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First Introduced in 2012, Casey’s Bill Would Require Reasonable Accommodations for Pregnant Workers, Protect Pregnant Workers from Retribution in Workplace / ¾ Of Women Entering Workforce Will Be Pregnant and Employed at Some Point / 65% of Pregnant Women, New Moms in PA Are in Labor Force

Washington, DC- At today’s White House Summit on Working Families, President Obama endorsed U.S. Senator Bob Casey’s (D-PA) Pregnant Workers Fairness Act (PWFA). The bill, which was first introduced in 2012, would protect pregnant women from discrimination in the workplace. Specifically the bill would require employers to make reasonable accommodations, like using a stool while working at a cash register or carrying a bottle of water, for pregnant women. The legislation also protects women from retribution when asking for these reasonable accommodations.

“I’m pleased that President Obama has endorsed this commonsense legislation to ensure that pregnant women receive basic accommodations in the workplace,” Senator Casey said. “At today’s Working Families Summit, President Obama has announced a series of concrete steps that will give more American families a fair shot.  I’m committed to continuing to build support for the Pregnant Workers Fairness Act and getting it passed.”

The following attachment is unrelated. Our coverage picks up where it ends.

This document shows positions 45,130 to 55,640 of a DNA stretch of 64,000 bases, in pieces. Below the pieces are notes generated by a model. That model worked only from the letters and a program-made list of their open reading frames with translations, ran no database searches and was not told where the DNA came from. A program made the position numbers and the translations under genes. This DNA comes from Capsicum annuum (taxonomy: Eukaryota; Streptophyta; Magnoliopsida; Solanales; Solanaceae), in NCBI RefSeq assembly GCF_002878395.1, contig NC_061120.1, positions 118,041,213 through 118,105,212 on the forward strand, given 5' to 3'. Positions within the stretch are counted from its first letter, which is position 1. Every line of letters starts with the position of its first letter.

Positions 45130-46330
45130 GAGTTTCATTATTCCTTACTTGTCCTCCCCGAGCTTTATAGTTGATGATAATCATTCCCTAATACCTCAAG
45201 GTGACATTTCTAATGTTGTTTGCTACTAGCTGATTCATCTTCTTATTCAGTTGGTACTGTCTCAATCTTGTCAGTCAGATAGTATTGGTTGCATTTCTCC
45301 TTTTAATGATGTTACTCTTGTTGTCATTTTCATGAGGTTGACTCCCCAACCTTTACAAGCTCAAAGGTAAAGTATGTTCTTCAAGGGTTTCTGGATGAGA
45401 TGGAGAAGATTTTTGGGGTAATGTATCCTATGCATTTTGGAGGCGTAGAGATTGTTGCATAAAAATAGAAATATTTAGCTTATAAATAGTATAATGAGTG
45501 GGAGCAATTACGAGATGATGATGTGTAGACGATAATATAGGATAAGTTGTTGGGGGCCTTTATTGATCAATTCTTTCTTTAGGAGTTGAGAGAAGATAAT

Today, women make up nearly half of the labor force, and three-quarters of women entering the workforce will be pregnant and employed at some point in their careers. In Pennsylvania, approximately 96,000 women in the work force give birth each year, representing 65 percent of all births in the state.

Currently, pregnant working women around the country are being denied simple adjustments – permission to use a stool while working a cash register, or to carry a bottle of water to stay hydrated, or temporary reassignment to lighter duty tasks – that would keep them working and supporting their families while maintaining healthy pregnancies. The legislation will close legal loopholes and ensure that pregnant women are treated fairly on the job.

Some states have passed laws like the Pregnant Workers Fairness Act to ensure that pregnant workers have on-the-job protections, but millions of women are vulnerable to this type of workplace discrimination.

Statistics on Pregnant Workers

Percentage of workers who give birth per year


As a share of employed women of childbearing age

As a share of all employed people

United States






2009-2011 averages based on data from the American Community Survey

Women 16 to 50 years old who gave birth in a 12-month period and were in the labor force


Total number of women who gave birth in the past 12 months

Total number of women who gave birth in the past 12 months who were in the labor force

Percentage of pregnant women and new moms who were in the labor force

United States








2011 data from the American Community Survey